Pumpkin isn’t only for sweet recipes. Try switching things up and use pumpkin in a savory cooking application. Start with this Turkey Pumpkin Chili!
How is October already coming to an end? Fall is a busy time for me with conferences and a lot of work travel. Also during this time of year, I’m sure your Pinterest boards are being saturated with pumpkin everything! I am would say I am a self-proclaimed pumpkin lover, but my RD friend Maggie I would nominate as the president of the pumpkin lover’s club. She just came out with a pumpkin cookbook featuring 50 creative pumpkin flavored, shaped, & spiced recipes.
Did You Know?
A few years back I was at a conference and an RD from Nestle was there speaking about Libby’s canned pumpkin. That brand is a staple across supermarkets nationally. I’m sure many of you, like myself, stock up on Libby’s canned pumpkin this time of year. I was fascinated to learn they exclusively use Dickinson pumpkins, which are a special strain of pumpkins.
Why Dickinson Pumpkins?
Libby’s acquired the rights to the “Libby’s Select Dickinson” pumpkin in 1929 from the Dickinson family who brought it in the early 1800s from Kentucky. If you ever Google “Dickinson pumpkin” images that appear look like a pale, slightly misshapen butternut squash, not the jack-o-lantern pumpkin you may be thinking of. When Dickinson pumpkins are grown and cultivated just right, they yield a sweet, bright orange flesh that’s amazing in dishes from pies to pasta, and a healthier ingredient to swap into some of your favorite recipes.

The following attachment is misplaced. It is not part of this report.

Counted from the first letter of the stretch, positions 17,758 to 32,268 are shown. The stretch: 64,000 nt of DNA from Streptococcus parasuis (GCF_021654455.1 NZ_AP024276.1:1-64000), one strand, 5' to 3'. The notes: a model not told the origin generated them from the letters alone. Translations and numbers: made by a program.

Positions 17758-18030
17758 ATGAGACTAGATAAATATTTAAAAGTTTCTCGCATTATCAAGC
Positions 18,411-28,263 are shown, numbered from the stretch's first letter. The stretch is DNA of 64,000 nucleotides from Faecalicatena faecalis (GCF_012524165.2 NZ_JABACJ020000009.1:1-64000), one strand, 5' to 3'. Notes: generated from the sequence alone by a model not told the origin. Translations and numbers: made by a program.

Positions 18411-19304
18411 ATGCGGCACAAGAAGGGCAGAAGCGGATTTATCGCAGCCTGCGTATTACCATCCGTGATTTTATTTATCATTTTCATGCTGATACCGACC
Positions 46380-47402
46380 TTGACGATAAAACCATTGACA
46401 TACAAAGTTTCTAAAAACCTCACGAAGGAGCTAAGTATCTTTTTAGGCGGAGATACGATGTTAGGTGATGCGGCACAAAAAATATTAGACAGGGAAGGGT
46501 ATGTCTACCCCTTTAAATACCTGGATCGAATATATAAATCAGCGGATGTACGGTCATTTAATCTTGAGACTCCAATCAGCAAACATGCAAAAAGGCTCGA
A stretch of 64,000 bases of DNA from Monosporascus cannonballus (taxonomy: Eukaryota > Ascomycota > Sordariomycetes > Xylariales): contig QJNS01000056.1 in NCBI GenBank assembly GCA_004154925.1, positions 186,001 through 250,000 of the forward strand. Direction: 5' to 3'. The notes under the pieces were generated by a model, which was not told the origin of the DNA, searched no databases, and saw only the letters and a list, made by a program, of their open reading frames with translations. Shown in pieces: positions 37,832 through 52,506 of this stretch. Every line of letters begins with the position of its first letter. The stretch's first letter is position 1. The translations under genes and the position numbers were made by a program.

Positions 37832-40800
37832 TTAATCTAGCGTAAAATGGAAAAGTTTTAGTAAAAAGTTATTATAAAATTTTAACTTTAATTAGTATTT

Confession: One year I was a little too pumpkin obsessed. I ate it in my oats for breakfast, stirred it in my yogurt, made smoothies, breads, soups every. single. day. I had a tad too much beta-carotene and my palms started turning orange. Lesson learned.
While pumpkin is used in sweet applications the majority of the time, pumpkin works well with savory applications. This chili is perfect for someone who isn’t too crazy about super spicy chili. It’s a mellow flavor with a hint of sweet. I feel like chili isn’t complete without a slice of cornbread. I always crumble up the cornbread right into the chili.Print
- 2 tablespoons olive oil
- 1 medium onion, diced
- 3 cloves garlic, minced
- 1 lb. ground turkey breast
- 1 1/2 tablespoons chili powder
- 1 teaspoon cumin
- 1/4 teaspoon cinnamon
- 1/4 teaspoon cayenne pepper
- 1 (28 oz) can no salt added diced tomatoes
- 1 (15 oz) can pumpkin puree (not pie filling)
- 2 cups low sodium chicken stock
- 1 (15 oz) can black beans, drained & rinsed
- 1 (15 oz) can red kidney beans, drained & rinsed
- pinch of salt and pepper
- Heat oil in a large pot over medium heat. Add the onion and garlic. Cook until tender, about 5 minutes. Add the turkey, and cook until browned, stirring occasionally.
- Stir in the chili powder, cumin, oregano, cinnamon, and cayenne pepper, and cook for 1-2 minutes.
- Add in the diced tomatoes, pumpkin, chicken stock and beans, and stir to combine.
- Bring the chili to a boil, then reduce the heat and simmer, uncovered, for 20 minutes.
- Serve with cornbread.
This chili freezes well. Make a large batch and freeze half for another time.
Keywords: chili, pumpkin, turkey,